Jeff Miller & Black Crystal Wolf Kids | The Art of the Cover Band
Black Crystal Wolf Kids are a great cover band. Black Crystal Wolf Kids are also a great band. Those two statements are not mutually exclusive. It almost seems like cheating—taking nostalgic hits, subverting an expectation or two, and orchestrating a sing-along. BCWK are not for the stand-in-the-back-of-the-club-with-a-beer crowd. They want you belting out your favorite lyrics and drunk dancing in the front row.
Jeff Miller, BCWK’s bubbling frontman, is a jack of all trades. He’s a singer and guitarist. He’s a walking music encyclopedia. He’s a journalist who’s written about music, food, and events for The Hollywood Reporter, Thrillist, and Billboard. He’s a true L.A. expert. And, most impressively to me, he’s a rare modern performer who puts fun—not artistic pretensions—first and foremost in his music.
MIller’s bandmates aren’t schmucks either. Miller, guitarist Mark Pedante, and drummer Gregg Levinson had all previously worked together in the now-defunct band City Museum. Keyboardist Valerie Taylor was an accomplished backing musician who toured with Charles Neville, and bassist Marc Gasway is the musical director at The Varnish in Downtown LA.
The meaning of BCWK’s name reflects the creative seed, and current advertising, of the group: “The world’s first Indie-Rock tribute band.” Miller told me that as the band was being conceived, “‘Black’, ‘Crystal’, ‘Wolf’, and ‘Kids’ were very overused on the Indie-Rock circuit. The Black Keys, Black Kids. Crystal Caverns, Crystal Castles, Crystal Antlers. Wolf Mother, Wolf Parade, Peanut Butter Wolf. Cold War Kids, Cool Kids.”
But BCWK’s song list doesn’t look totally Indie. It’s monstrously large and impossibly varied. “Electric Feel.” Ok. “Take On Me.” Odd. “Nothing But a G Thang.” What? How?
Miller explains, “We play different songs depending on the venue. Sometimes on the fly we change [the songs] at the show. It’s very different to play at a beer festival than a nightclub where people paid to see you and know what they’re getting… As a tribute band, you want everyone to recognize every song. Your job is to create a party.”
I decided to test him on his feet. “You’re playing at a wedding in The Valley for two twenty-five year olds. What songs do you choose?”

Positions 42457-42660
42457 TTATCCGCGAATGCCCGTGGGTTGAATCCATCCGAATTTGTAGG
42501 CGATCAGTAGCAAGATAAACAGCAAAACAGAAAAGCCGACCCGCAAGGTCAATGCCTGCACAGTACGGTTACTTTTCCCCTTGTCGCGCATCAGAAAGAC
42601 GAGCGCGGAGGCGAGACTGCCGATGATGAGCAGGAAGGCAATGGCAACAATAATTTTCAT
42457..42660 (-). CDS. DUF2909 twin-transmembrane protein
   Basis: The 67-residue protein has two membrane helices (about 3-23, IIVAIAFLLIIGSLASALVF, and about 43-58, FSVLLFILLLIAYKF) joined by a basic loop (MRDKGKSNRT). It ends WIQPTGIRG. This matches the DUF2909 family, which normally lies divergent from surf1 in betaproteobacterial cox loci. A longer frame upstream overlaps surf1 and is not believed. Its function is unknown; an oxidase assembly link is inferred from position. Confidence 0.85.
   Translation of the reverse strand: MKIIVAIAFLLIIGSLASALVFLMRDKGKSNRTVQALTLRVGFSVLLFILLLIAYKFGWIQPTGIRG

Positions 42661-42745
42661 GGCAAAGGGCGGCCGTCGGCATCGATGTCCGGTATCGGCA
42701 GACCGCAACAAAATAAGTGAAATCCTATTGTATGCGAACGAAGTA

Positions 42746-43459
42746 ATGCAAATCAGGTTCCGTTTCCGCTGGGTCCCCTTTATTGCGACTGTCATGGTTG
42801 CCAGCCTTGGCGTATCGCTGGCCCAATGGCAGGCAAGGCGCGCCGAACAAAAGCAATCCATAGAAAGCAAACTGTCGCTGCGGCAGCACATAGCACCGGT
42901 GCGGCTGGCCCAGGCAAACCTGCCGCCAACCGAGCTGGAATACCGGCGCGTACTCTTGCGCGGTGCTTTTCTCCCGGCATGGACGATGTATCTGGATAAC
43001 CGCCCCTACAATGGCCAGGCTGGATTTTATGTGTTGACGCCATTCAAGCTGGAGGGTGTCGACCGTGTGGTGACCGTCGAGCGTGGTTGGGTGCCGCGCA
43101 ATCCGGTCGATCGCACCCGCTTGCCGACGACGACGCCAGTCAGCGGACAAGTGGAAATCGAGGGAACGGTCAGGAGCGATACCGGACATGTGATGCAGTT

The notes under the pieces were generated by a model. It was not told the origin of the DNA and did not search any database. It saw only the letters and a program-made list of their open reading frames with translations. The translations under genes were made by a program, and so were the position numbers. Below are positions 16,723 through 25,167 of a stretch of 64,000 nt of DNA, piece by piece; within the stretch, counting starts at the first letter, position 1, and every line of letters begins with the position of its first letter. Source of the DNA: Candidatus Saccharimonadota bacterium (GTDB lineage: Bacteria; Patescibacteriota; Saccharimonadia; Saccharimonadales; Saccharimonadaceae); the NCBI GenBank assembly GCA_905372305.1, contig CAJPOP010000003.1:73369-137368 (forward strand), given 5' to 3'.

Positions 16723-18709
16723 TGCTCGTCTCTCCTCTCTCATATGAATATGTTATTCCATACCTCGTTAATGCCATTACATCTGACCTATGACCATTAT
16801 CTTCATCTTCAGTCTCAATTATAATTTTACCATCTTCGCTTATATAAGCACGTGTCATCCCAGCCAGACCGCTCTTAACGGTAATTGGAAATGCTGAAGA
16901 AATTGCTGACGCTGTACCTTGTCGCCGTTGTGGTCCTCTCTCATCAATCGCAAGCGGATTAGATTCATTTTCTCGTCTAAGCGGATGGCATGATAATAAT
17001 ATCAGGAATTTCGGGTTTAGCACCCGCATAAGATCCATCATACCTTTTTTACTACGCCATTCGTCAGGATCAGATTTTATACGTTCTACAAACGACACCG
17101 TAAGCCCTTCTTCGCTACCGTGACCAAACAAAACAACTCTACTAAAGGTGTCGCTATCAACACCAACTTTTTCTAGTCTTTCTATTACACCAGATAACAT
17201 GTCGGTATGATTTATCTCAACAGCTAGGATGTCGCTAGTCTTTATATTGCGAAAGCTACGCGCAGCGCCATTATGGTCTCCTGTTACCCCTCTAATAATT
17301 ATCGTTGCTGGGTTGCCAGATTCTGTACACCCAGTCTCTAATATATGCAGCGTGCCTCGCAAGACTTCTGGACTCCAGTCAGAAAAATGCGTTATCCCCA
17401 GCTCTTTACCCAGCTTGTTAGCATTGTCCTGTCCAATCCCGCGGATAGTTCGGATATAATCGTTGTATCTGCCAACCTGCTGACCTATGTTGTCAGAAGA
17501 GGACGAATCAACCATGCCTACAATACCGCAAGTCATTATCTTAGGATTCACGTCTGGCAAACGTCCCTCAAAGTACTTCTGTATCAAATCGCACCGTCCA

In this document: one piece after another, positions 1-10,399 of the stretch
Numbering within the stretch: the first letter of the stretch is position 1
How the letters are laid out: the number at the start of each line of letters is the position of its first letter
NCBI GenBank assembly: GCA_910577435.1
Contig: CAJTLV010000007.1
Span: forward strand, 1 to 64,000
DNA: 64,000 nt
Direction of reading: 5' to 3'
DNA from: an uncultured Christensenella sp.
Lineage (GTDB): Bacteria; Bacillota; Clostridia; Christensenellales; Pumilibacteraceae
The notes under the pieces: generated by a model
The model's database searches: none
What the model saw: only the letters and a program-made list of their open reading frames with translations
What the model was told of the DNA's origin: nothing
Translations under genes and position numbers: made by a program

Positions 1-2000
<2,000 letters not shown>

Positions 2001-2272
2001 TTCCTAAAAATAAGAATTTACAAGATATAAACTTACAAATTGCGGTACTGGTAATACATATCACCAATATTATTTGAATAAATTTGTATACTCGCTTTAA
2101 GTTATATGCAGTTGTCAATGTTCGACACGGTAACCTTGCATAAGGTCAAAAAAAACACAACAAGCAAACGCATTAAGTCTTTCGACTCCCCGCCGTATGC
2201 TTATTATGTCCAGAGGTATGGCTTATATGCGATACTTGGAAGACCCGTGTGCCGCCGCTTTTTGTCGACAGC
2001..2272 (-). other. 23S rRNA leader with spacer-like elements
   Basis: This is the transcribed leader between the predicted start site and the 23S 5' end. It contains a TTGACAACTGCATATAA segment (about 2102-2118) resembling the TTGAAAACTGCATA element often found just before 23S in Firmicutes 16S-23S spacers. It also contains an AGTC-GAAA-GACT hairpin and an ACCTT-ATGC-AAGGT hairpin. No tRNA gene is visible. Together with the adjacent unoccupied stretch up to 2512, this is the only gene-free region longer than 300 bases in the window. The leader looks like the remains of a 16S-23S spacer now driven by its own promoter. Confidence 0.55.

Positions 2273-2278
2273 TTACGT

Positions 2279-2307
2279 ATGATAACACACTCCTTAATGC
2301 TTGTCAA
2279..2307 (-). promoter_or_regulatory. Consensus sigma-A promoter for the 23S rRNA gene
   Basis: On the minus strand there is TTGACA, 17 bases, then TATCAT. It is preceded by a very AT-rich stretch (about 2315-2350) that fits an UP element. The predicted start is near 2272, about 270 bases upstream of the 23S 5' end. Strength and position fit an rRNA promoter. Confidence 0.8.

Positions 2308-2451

“At weddings you have to please the parents, so you need to choose songs that cross generations. In addition to our classics like ‘Take Me Out’ and ‘Float On’, we would definitely play ‘Burning Down the House’, ‘Sledgehammer’, ‘You Shook Me All Night Long’. We would also play American Authors’s ‘Best Day of My Life’, which has crossover appeal. It’s questionable if it’s Indie-Rock—it’s a pretty corporate alt-rock song—but at the same time that song can generate a huge crowd sing-along.”
“How about a bar in Santa Monica on a weekend?”
“It’s got to be all hits. The Killers’s ‘Mr. Brightside’, Jimmy Eat World’s ‘The Middle’. ‘Use Somebody’ would definitely be on that setlist. We bust out ‘Uptown Funk’ sometimes, to get some crossover appeal. That’s a venue that definitely wants to party, so we’d play what we call our ‘all-bangers set’.”
Every year, BCWK’s arsenal grows even larger after their popular, annual Coachella-themed performance. The band digs through Coachella’s past to play some oldies, while adding songs from the most recent Coachella to the mix. They let an LA Weekly quote do the talking in their advertising: “like seeing all of Coachella in one band.”
“It’s the root of our song catalog,” says Miller. “The bands you think of when you think classic Coachella—Arcade Fire, Florence and the Machine, and Modest Mouse—it’s music people treat like a party, but still holds an important place in a lot of people’s lives. There’s a lot of people who are nostalgic for that period of time, since Coachella has grown out of it.”
Covering songs and making them your own is a skill in itself, especially when you have to adapt to the venue and season. But the real trick is tweaking each song to be played for a live audience. BCWK have mastered the stage; in every performance, there is a visible sympatico with every choreographed dance move and coordinated jump. Their music is familiar, yet constantly surprising with every twist and turn they take to bastardize the original. It’s refreshing and often hilarious.
“For every song, we try to imagine the feel of the most amazing way to see it live,” says Miller. “If you are missing a part [of a song], that’s ok as long as you emulate the feel of that part and make sure the key pieces are there. It’s not the studio version, and that’s ok. When we first practiced ‘Don’t Look Back in Anger’, we were trying to explain the drum break to our drummer, who wasn’t nailing it... We decided to leave us singing the break instead of playing it in, and now every time we play it we get a laugh. People who have seen us before even sing the drum part along with us.”
“You’d never see Oasis do that. They take themselves way too seriously. But that’s not our job. Our job is to make it super fun.”